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It Might Be Time to Switch Over to a Faster, More Resilient Internet Protocol

The new internet transport protocol QUIC could replace the beloved TCP.

Can the internet get an upgrade? From Transmission Control Protocol (TCP) and Internet Protocol's (IP) inception in 1983, which some people see as the start of the internet, it certainly has seen upgrades over the years, but it seems there's still more room for improvement. 

QUIC is a new encrypted transport layer protocol, which means it's designed to make HTTP traffic faster, more secure, and more efficient. As Emily Green from NordVPN explains, QUIC takes all of the best qualities of TCP connections and TLS encryption and implements them on User Datagram Protocol (UDP), and ultimately makes everything better.

QUIC is often used for apps and services that need speedy connections — something gamers, streamers, or anyone regularly switching between WiFi and cellular networks use. 

QUIC's technology has been tested over the past few years, and just last week the Internet Engineering Task Force officially published QUIC as a standard. This means that the standard is mature enough to for widespread use. 

The key features of the low-latency QUIC protocol include reduced connection times, better performance when data packets are lost, stable connections when networks are lost, and it's easier to improve and develop, as Green points out.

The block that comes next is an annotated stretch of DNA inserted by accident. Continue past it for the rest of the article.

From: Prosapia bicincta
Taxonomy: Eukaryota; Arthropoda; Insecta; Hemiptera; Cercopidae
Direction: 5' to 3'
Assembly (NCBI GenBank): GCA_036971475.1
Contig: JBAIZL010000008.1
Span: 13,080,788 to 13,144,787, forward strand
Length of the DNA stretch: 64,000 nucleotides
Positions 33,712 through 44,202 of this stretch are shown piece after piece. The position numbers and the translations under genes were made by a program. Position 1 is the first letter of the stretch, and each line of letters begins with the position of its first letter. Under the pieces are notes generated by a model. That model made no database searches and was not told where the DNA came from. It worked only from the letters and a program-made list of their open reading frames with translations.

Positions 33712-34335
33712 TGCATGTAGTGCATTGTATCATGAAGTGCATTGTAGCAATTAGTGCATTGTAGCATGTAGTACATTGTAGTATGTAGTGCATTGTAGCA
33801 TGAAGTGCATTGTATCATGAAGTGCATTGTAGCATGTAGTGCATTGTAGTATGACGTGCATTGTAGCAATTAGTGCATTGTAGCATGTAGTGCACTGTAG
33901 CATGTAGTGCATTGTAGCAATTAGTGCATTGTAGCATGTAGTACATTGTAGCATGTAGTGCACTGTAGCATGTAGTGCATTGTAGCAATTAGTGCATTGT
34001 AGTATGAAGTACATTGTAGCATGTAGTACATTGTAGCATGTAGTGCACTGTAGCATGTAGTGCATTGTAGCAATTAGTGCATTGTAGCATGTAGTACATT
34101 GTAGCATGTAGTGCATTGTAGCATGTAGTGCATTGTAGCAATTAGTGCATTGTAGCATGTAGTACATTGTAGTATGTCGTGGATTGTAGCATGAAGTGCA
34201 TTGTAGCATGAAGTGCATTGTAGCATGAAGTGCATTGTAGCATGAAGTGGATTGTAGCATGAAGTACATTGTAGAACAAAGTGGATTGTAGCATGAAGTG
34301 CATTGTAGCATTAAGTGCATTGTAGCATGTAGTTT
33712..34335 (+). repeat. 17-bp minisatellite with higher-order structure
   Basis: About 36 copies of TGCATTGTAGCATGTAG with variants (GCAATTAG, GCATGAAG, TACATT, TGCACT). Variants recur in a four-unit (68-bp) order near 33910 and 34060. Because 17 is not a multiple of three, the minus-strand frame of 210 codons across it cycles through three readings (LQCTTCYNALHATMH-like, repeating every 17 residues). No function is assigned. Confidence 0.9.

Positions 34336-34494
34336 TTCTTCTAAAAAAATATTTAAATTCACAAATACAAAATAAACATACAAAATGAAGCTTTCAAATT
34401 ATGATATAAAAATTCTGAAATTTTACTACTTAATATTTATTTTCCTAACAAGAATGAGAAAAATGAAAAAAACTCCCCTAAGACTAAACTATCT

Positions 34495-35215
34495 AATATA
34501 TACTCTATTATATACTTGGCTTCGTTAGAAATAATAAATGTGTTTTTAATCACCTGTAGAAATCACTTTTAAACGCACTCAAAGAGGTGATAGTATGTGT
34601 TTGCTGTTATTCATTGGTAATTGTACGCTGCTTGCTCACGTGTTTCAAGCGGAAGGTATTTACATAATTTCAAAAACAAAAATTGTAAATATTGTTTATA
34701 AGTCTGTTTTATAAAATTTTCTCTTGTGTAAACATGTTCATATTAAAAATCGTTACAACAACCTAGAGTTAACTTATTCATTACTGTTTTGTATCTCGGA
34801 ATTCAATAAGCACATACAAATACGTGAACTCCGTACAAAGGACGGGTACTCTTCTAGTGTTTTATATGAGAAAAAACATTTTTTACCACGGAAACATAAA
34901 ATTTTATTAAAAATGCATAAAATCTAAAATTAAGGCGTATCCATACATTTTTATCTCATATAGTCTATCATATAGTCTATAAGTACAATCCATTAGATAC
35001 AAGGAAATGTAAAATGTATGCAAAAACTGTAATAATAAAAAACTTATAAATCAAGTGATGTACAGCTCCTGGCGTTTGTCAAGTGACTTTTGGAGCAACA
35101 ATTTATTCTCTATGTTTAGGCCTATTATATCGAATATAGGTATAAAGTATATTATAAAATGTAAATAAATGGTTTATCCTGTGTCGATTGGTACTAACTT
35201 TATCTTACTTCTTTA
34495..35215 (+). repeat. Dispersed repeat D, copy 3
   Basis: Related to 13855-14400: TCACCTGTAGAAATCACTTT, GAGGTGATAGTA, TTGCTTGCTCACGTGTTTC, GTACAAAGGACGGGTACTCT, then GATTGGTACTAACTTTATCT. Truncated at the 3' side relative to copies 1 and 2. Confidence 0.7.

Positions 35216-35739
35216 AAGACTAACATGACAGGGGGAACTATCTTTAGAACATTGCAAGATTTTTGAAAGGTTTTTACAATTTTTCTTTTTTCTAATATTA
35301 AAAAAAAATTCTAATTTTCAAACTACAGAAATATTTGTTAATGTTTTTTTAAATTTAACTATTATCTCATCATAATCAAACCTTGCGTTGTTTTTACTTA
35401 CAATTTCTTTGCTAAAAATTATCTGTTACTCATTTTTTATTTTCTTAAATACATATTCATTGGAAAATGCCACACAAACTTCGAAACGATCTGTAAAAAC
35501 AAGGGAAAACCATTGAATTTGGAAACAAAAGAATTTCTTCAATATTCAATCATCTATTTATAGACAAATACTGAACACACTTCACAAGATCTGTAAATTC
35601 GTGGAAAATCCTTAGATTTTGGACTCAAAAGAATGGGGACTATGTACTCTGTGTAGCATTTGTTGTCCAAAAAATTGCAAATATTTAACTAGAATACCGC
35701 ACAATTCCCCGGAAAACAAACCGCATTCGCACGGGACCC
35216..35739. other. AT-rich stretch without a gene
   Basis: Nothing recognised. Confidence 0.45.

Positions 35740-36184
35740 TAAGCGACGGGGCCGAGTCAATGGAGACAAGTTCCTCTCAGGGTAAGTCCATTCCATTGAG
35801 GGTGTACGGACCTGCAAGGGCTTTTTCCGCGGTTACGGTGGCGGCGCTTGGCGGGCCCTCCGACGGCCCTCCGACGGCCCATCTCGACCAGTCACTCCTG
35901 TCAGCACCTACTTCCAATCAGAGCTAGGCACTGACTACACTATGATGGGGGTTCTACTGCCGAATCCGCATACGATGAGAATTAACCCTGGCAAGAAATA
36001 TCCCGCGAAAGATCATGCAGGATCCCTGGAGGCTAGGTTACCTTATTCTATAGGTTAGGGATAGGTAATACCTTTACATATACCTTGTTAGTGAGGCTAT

QUIC started off as an experiment led by Google. It's a very welcome addition that has been worked on over the past five years, as it helps the internet transport ecosystem to break out of its "ossification," as Jana Iyengar at Fastly puts it.

Old vs. new connections

Iyengar pointed out the ways that the old internet system has been slowly becoming more inflexible with time, which is something to be expected as time goes on. He also likens QUIC as the next in line to "lead the charge on the next generation of internet innovations."

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TCP and IP are the most well-known members of the internet protocol suite, which enables all the protocols that allow all the networks of the internet to communicate. Every single computer on the internet uses TCP/IP, says a study from the School of Computing and Information at the University of Pittsburgh. 

IP is at the heart of the internet protocol suite. IP addresses are globally unique, and allow IP networks anywhere in the world to communicate with each other. TCP is focused on a connection-oriented transport protocol that sends data as unstructured streams of bytes. TCP and IP work hand in hand. 

QUIC is able to improve on what TCP and IP can do by working at faster speeds, more reliably, and efficiently. 

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